The primary objective of this systematic review was to update our previous review on randomized controlled trials (RCTs) of exercise in cancers other than breast or prostate, evaluating: 1) the application of principles of exercise training within the exercise prescription; 2) reporting of the exercise prescription components (i.e., frequency, intensity, time, and type (FITT)); and 3) reporting of participant adherence to FITT. A secondary objective was to examine whether reporting of these interventions had improved over time.
MEDLINE, EMBASE, CINAHL and SPORTDiscus databases were searched from 2012 to 2020. Eligible studies were RCTs of at least 4 weeks of aerobic and/or resistance exercise that reported on physiological outcomes relating to exercise (e.g., aerobic capacity, muscular strength) in people with cancer other than breast or prostate.
Eighty-six new studies were identified in the updated search, for a total of 107 studies included in this review. The principle of specificity was applied by 91%, progression by 32%, overload by 46%, initial values by 72%, reversibility by 7% and diminishing returns by 5%. A significant increase in the percentage of studies that appropriately reported initial values (46 to 80%,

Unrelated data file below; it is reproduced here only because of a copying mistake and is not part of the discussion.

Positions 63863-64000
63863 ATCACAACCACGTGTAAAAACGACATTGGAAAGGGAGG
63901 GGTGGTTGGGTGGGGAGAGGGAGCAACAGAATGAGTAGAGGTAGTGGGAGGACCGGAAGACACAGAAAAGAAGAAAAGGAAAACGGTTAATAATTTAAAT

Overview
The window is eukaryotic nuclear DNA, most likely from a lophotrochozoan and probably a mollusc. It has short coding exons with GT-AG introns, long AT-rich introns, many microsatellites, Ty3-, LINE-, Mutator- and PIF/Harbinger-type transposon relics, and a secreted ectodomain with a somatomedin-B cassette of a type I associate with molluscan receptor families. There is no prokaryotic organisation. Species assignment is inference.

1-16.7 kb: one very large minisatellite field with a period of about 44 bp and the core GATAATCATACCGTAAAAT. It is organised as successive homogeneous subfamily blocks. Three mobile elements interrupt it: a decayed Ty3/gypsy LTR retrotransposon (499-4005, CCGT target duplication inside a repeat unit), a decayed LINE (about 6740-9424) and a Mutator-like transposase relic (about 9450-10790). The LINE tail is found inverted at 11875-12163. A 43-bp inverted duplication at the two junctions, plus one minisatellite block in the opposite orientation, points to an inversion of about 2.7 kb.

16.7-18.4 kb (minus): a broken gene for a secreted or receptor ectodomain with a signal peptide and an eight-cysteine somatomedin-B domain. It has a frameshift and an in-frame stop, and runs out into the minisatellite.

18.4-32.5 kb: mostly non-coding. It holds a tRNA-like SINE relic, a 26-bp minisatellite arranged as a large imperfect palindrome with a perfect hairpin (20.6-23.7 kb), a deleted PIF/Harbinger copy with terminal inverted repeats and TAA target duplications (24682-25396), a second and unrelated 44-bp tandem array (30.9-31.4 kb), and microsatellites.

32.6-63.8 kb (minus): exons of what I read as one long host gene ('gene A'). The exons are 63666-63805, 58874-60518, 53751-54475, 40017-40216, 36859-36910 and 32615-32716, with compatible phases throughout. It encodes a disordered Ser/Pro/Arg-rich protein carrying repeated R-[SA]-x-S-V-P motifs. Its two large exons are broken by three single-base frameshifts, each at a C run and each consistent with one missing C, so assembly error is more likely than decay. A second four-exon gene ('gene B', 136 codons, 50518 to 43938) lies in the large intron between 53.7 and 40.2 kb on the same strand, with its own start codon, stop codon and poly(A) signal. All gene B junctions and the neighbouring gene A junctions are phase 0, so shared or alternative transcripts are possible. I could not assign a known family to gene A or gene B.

p< 0.001) and progression (15 to 37%, p= 0.039) was found for studies published after 2011 compared to older studies. All four FITT prescription components were fully reported in the methods in 58% of all studies, which was higher than the proportion that fully reported adherence to the FITT prescription components in the results (7% of studies). Reporting of the FITT exercise prescription components and FITT adherence did not improve in studies published after 2011 compared to older studies. Conclusion
Full reporting of exercise prescription and adherence still needs improvement within exercise oncology RCTs. Some aspects of exercise intervention reporting have improved since 2011, including the reporting of the principles of progression and initial values. Enhancing the reporting of exercise prescriptions, particularly FITT adherence, may provide better context for interpreting study results and improve research to practice translation.